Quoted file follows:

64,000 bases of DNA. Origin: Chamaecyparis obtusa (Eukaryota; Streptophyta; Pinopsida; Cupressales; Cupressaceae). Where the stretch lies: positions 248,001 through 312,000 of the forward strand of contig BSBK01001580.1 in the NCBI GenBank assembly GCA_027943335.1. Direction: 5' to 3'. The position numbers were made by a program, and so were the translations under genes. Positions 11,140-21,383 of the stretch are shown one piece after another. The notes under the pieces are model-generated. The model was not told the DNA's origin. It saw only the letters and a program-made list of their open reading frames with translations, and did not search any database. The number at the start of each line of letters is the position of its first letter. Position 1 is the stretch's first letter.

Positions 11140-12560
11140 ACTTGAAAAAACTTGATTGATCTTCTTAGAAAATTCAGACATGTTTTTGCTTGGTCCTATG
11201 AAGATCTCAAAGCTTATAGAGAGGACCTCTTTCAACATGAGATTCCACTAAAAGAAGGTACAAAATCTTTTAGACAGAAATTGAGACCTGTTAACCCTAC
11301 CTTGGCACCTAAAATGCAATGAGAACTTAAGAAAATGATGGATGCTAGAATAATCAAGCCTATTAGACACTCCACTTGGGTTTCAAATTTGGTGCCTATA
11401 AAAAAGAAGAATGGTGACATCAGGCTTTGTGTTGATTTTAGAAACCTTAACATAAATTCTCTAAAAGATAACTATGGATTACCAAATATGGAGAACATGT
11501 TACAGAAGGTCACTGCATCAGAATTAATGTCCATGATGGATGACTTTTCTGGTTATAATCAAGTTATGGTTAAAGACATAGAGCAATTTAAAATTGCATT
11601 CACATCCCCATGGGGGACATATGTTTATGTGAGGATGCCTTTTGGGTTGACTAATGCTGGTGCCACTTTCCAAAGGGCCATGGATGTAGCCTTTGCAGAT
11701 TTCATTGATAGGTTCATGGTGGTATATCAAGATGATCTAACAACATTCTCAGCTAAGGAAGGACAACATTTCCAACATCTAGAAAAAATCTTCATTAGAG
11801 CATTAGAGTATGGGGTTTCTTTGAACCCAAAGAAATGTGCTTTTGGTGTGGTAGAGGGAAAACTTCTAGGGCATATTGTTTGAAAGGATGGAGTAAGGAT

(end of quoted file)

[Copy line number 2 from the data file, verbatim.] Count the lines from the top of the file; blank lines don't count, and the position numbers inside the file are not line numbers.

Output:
Positions 11140-12560